We asked Mark Savage, one of our legal team, ‘will my sexual history be read out in Court?:
Many women, particularly those who are the victims of rape and sexual abuse often ask whether their sexual history will be read out in Court or whether they will be cross examined about their previous sexual history if they complain about sexual abuse.
In the bad old days, before the Youth Justice and Criminal Evidence Act, women who complained about their partners were often subjected to extensive, unnecessary and hostile questioning about their sexual history in an attempt to both humiliate and undermine their credibility.
Thankfully, both Society and the Court have matured in their approach to questioning. it is no longer automatic that the Courts will allow such cross examination, or indeed read evidence.
the Courts will not allow for any questioning about previous sexual behaviour unless it is relevant to the incident for which the defendant is to be tried. There will be no lengthy and humiliating questions about past incidents, proper questions can only be put to any witness, firstly if leave, ie, permission is given by the trial judge for such proper and relevant questions to be put. The questions must be put only if there is relevant evidence about sexual behaviour. An application for leave has to be made in writing, and the Defendants lawyers must show that they can satisfy the Judge that it is relevant.
The fairly recent case involving the footballer Ched Evans caused widespread concern. Let me explain why it should not. Ched Evans, and his friend had sex with a young woman. Both had a trial. Mr. Evans was convicted after trial, and spent 2 1/2 years in prison. He had a retrial. Evidence was put in his retrial, that was specific. The Judge refused the evidence to allow the evidence to be put to the complainant in the first trial. The evidence was so specific, and so relevant, that the second trial Judge allowed the evidence to go before the Court. He was acquitted on retrial.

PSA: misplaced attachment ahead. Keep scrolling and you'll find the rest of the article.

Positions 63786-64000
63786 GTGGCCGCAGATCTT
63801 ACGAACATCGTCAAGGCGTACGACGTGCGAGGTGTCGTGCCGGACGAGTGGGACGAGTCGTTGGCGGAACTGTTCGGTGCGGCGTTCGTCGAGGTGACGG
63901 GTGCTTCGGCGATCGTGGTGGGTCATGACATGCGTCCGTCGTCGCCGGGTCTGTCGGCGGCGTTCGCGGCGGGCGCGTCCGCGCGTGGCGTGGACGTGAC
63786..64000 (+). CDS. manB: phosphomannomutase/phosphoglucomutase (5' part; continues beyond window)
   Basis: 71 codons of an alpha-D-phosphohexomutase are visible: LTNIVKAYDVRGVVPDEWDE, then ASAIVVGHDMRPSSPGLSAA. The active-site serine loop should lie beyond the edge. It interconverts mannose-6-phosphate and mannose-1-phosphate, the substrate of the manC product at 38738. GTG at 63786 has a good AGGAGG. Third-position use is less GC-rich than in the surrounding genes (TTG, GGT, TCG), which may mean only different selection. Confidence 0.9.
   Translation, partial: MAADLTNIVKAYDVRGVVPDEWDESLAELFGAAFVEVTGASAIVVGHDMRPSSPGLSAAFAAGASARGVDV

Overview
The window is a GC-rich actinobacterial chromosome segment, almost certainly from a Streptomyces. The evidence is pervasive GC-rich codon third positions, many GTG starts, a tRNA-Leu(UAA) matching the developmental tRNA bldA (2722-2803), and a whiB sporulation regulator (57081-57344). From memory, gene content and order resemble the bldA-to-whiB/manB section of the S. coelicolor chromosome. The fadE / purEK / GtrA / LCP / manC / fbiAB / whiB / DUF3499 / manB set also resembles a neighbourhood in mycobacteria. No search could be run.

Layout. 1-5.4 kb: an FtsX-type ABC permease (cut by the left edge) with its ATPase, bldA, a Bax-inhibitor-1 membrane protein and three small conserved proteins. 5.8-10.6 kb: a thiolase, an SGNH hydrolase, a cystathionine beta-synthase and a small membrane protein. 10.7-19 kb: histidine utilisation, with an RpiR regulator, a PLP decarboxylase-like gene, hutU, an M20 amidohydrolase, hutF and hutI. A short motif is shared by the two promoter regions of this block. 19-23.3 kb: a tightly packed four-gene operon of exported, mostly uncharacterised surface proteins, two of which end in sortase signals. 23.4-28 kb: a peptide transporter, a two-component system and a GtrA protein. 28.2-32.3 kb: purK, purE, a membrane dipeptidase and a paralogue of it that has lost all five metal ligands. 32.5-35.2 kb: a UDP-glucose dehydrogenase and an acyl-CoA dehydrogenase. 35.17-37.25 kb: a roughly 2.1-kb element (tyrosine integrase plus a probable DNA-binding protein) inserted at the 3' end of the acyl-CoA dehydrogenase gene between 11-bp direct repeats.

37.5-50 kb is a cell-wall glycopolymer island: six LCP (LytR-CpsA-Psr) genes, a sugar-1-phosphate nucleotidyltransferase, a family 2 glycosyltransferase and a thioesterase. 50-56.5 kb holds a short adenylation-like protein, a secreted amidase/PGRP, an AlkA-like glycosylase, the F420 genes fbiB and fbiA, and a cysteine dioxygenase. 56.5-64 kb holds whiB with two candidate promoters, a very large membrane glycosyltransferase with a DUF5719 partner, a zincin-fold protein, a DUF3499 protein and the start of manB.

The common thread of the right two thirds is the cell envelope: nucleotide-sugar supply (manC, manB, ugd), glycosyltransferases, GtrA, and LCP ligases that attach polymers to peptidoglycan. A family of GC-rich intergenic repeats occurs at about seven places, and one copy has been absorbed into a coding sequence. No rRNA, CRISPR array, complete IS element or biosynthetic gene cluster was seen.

S41 of the YJCEA requires the evidence to be so similar to the complainants behaviour at the time of the complaint. It is for the Defendant to establish the true relevance of the evidence to the issues in the case in which you are to give evidence. The Judge has to be satisfied that the evidence is relevant to the issues of the case.
This does not mean that questions cannot be put in an attempt to undermine the credibility of the witness. Proper and relevant questions can be put, and the test is specific, and quite a hurdle for the defendant to overcome.
it is not automatic, even if the questions may have relevance, for the trial Judge to give permission to question anyone on their previous sexual history. It would never be read out in Court, and neither should it. The Court exists to ensure that each witness, both the Defendant and the Complainant give their best evidence. You may not have to appear in the same Courtroom as the Defendant, evidence can be given by videolink, you can give evidence behind screens so that the Defendant cannot see you. Gone are the days where further control can be exerted against you by humiliation in Court, and that is progress.
Questions cannot be put to humiliate, it is a poor advocate who tries such a tactic, and I can guarantee that any Judge will quickly slap down such tactics.
Giving evidence can be traumatic, Witness support are worth their weight in gold for providing guidance. Take the opportunity to familiarise yourself with the Courtroom before giving evidence. It is a Courtroom, not a cockpit. Speak about your concerns to your barrister, more importantly, remember, if your history is not relevant, it is not heard. It is a hard test to overcome for the defendant.
Always remember this, if he tells you, “All your past will come out”, he is both wrong, and bullying. Don’t let a threat stand in the way of the truth.